Michael Phelps is widely recognized as the greatest swimmer in the history of the sport and deservedly so. He is the most decorated Olympian of all time with 28 Olympic medals including 13 individual gold medals. So, it would come as no surprise that anyone missed the fact that he is also one of the biggest hypocrites when it comes to the issue of doping in the Olympic Games.
When Phelps’ American compatriot Lilly King was busy insulting her chief rival Russian Yulia Efimova with a barrage of bad sportsmanship behaviors, Phelps was cheering her on.
King defeated Efimova to win the gold medal in the women’s 100-meter breaststroke and then refused to congratulate or even acknowledge that Efimova was in the room. King offered no apologies. The reason for King’s bad sportsmanship? Doping.
“You know, you’re shaking your finger No. 1 and you’ve been caught for drug cheating,” King said. “I’m just not, you know, a fan.”
King did not believe that any athlete who had served a drug-related suspension was worthy or deserving of competing in the Olympic Games.
Phelps was asked about King’s comments and he jumped on board to support her sentiments. It apparently “broke his heart” that someone like Efimova was allowed to compete.
“I believe sport should be clean and sport should be on an even playing field, and I think that it’s sad that in sports today we have people who are testing positive not only once but twice and still having the opportunity to swim at this Games,” Phelps said. “It breaks my heart and I wish somebody would do something about it.”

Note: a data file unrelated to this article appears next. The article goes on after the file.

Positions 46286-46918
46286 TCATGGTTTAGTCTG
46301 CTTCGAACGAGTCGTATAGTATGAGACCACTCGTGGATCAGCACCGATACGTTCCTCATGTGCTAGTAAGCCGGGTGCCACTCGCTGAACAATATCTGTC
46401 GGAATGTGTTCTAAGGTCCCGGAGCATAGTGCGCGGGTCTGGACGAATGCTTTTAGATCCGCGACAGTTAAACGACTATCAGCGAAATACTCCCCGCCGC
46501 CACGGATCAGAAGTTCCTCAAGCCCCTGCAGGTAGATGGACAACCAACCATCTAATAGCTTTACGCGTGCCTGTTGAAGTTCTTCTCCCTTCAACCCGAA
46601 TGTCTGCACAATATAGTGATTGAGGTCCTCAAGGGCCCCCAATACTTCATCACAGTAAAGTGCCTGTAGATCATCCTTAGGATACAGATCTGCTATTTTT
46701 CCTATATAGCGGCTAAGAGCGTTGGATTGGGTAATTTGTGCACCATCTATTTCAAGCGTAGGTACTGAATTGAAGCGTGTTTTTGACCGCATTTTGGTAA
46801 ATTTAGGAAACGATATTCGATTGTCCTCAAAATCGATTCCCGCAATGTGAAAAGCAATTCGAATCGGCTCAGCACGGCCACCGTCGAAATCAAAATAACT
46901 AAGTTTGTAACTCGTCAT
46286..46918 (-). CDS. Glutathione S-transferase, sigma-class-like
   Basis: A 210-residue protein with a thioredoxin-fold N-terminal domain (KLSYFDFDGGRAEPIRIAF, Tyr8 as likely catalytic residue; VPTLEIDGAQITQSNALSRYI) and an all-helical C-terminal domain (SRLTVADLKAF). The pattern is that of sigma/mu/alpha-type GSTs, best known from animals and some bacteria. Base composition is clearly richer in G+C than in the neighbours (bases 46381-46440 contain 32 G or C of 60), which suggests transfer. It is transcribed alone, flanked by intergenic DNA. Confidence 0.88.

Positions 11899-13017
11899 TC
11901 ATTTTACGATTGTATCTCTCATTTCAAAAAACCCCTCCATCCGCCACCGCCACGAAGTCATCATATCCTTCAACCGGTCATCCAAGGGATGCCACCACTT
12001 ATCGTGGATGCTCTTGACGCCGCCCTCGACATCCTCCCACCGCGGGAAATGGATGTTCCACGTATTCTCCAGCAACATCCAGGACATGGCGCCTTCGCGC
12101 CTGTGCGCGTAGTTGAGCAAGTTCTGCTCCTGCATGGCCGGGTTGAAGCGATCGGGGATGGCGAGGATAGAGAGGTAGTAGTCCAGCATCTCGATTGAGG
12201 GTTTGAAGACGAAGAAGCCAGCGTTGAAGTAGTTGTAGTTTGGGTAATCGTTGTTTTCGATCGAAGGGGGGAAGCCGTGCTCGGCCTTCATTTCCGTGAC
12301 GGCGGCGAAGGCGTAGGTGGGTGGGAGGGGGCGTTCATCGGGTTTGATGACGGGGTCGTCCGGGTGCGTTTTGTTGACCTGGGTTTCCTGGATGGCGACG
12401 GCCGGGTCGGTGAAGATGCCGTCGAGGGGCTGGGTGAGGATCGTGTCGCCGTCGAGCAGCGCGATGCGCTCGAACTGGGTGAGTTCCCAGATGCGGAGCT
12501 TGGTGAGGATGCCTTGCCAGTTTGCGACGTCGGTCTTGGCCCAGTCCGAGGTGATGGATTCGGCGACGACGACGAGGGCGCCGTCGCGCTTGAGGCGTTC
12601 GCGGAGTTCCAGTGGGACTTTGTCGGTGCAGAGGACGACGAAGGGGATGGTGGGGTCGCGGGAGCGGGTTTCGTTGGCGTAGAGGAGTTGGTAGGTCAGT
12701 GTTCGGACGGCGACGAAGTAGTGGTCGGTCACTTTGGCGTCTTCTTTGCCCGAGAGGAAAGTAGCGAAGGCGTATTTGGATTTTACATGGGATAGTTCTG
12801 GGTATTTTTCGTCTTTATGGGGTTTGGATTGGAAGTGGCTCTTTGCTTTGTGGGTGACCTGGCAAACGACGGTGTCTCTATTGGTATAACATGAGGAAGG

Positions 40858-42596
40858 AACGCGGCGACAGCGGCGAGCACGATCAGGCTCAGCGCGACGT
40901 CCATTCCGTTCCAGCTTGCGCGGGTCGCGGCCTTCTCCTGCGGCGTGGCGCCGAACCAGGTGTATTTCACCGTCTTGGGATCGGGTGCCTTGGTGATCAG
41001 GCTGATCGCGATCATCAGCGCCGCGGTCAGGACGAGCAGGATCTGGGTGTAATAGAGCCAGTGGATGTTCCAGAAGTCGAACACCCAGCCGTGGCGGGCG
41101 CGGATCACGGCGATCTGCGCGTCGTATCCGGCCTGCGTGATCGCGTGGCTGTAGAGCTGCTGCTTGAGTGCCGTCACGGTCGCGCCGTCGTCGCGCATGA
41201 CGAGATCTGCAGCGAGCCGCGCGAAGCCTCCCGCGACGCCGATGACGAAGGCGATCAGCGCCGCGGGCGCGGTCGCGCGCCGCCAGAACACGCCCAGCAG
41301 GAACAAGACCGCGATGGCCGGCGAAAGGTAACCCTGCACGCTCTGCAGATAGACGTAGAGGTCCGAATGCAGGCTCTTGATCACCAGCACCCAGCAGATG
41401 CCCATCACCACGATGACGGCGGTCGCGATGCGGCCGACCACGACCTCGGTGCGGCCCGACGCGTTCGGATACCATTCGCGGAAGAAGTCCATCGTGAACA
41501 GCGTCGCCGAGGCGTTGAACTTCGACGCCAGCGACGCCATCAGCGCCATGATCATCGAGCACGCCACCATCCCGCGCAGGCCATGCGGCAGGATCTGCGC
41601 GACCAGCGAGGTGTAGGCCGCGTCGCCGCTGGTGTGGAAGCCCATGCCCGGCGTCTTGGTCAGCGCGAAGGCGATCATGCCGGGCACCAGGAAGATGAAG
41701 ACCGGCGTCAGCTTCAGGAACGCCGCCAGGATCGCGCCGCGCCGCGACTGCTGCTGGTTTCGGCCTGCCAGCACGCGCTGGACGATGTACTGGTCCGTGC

Phelps was widely praised for his strong stand against doping as a result of those comments. Phelps showed no sympathy for athletes who made poor choices in the past and were still given an opportunity to appear at the Olympics.
Of course, few people remembered that USA Swimming suspended Phelps for 6 months in 2014 for a couple of drug-related incidents involving a marijuana bong incident and a driving under the influence (of alcohol) arrest.
Phelps’ hypocrisy and double standards were even more glaring after a few critics noted that Phelps made the comments shortly after an Instagram selfie was posted showing him grinning alongside Justin Gatlin. Gatlin served two doping-related suspensions – a two-year suspension in 2001 for amphetamines and a four-year suspension in 2006 for testosterone – but was legally permitted to compete at the 2016 Rio Olympics in spite of vocal objections from anti-doping crusaders.
Even King was adamantly opposed to seeing Gatlin on the American team. She said it was “unfortunate” that she had to share the Team USA uniform with Gatlin.
“Now, do I think people who have been caught doping should be on the team?” King said. “They shouldn’t. It is unfortunate we have to see that.”
King would have probably given Gatlin the cold shoulder just like she did to Efimova. And she certainly would not have approved of Phelps cavorting with Gatlin in front of thousands of Instagram viewers.